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What's so special about icewine? The obvious is that it's a dessert wine. It's sweet. The uniqueness is that grapes are left on the vine well past the regular harvest. The temperature has to reach a minimum of minus 8 degrees celsius for a period of time (three consecutive days). The water in the grapes freeze (but the sugar does not) so the flavours become very concentrated. The frozen grapes are picked in the middle of the night by hand (that's rough for the workers I'd say). Each grape only contains only a few drops of juice so you need a lot more grapes to make a bottle of icewine compared to regular still wine. These are some of the reasons as to why icewine can be expensive. It's such a labour of love.
Some people find icewine to be too sweet. The trick is to leave it in your mouth longer than you normally would for regular wine. Sweetness is detected at the front of your tongue so by leaving the wine in your mouth longer, you'll begin to notice all sorts of flavours develop.
A great explanation of icewine and the process:
For more information on the icewine festival:
Our first stop of the day was the Legends Estate Winery. The snow was falling and looking out into the vineyard, it was a beautiful sight. We had a treat at this winery - an icewine slushy served in a martini glass. Now that's how I like to start my morning! We also tried some wines from the "Truth or Dare" series. The labels from this series were done by a tattoo artist and were really funky. I liked the white blend called "Truth".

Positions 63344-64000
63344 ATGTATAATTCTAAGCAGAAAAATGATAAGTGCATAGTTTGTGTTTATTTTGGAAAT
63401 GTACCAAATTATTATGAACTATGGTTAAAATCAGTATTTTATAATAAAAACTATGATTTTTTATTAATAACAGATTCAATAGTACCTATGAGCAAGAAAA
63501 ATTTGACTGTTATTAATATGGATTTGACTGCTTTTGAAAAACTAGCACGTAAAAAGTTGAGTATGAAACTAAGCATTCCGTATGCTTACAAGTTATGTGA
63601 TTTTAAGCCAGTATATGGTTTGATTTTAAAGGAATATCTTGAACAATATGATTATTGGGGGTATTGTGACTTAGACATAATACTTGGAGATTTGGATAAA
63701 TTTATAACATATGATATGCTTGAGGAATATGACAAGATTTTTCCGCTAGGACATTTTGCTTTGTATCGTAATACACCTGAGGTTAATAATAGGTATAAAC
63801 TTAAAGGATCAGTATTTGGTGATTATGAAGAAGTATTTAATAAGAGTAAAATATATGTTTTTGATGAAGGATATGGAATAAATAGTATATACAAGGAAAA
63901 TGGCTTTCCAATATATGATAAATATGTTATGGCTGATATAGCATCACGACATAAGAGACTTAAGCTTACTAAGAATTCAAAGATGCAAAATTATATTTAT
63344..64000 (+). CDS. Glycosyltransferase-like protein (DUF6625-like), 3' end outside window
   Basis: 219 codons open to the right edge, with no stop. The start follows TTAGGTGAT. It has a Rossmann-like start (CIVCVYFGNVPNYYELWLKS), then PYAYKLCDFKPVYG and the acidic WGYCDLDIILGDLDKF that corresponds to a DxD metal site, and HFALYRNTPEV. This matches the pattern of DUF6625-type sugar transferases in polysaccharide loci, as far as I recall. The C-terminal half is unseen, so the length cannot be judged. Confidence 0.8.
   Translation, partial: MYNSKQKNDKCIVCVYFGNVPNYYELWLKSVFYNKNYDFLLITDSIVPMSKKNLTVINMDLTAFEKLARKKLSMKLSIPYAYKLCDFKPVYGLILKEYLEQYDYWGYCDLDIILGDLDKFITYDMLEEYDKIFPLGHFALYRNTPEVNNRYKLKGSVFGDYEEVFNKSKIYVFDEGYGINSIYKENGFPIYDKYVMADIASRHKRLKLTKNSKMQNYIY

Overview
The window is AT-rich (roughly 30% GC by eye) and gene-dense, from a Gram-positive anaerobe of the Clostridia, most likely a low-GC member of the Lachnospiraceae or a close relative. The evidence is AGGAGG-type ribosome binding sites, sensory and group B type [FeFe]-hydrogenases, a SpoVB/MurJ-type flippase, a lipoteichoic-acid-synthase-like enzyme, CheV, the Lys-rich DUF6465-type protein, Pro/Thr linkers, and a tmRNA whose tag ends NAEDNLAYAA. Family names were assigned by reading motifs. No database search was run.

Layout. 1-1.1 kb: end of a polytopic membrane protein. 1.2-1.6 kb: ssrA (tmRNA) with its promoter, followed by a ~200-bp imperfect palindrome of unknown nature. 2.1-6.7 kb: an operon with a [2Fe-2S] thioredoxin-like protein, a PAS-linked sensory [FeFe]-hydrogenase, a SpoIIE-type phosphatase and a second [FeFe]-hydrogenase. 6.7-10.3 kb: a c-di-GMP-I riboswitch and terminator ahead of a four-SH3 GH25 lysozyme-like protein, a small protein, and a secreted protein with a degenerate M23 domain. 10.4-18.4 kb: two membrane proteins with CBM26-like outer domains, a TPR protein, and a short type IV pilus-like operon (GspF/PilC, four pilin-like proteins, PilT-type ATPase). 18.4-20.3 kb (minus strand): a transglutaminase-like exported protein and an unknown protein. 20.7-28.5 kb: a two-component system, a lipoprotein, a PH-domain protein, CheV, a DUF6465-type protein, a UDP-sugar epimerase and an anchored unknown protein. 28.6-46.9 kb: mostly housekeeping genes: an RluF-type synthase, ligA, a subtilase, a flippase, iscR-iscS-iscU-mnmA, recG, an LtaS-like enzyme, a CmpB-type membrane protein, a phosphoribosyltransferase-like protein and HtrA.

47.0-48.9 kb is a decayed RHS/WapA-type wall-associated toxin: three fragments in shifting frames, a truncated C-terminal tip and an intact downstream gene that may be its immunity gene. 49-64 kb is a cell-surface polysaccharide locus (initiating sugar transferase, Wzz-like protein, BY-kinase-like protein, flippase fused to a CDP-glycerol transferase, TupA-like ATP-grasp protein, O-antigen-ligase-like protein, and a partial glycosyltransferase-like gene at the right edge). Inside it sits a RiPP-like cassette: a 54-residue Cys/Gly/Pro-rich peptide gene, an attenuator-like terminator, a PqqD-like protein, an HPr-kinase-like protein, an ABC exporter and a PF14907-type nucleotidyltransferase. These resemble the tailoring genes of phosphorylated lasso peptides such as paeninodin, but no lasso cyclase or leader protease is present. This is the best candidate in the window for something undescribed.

Creekside Winery was next. I've always wanted to go to this winery but somehow never made it. The barrel room was really cool. We sampled a Vidal icewine paired with roasted chestnuts. The wine was so luscious. After the barrel room (which I didn't want to leave...ever) I stopped by the tasting room. I continued my quest for sweet goodness with a sample of their Riesling icewine. Yum! Below is a short video taken inside the barrel room at Creekside.
After Creekside we continued our journey to Flat Rock Cellars. The owner of the winery gave us such an enthusiastic tour. I was clinging on to his every word. He spoke with such passion and conviction. He explained his gravity flow winery and all the processes that are involved in the making of wine. We had the Sweet Revenge Vidal icewine which was surprisingly not as sweet as some other Vidals I've had before. It had some nice acidity to it. I later tried some still wines and the one I enjoyed the most out of the ones tasted was the Gravity Pinot Noir.
Flat Rock has a really cool program called "in the winemakers's boots". You can go during some key times of the year to get your hands dirty at the various stages of winemaking. I'm definitely going to check it out. On the way out, we had a chance to roast some homemade marshmellows in the outside fire pit. They were divine squishy squares. Sugar is so great...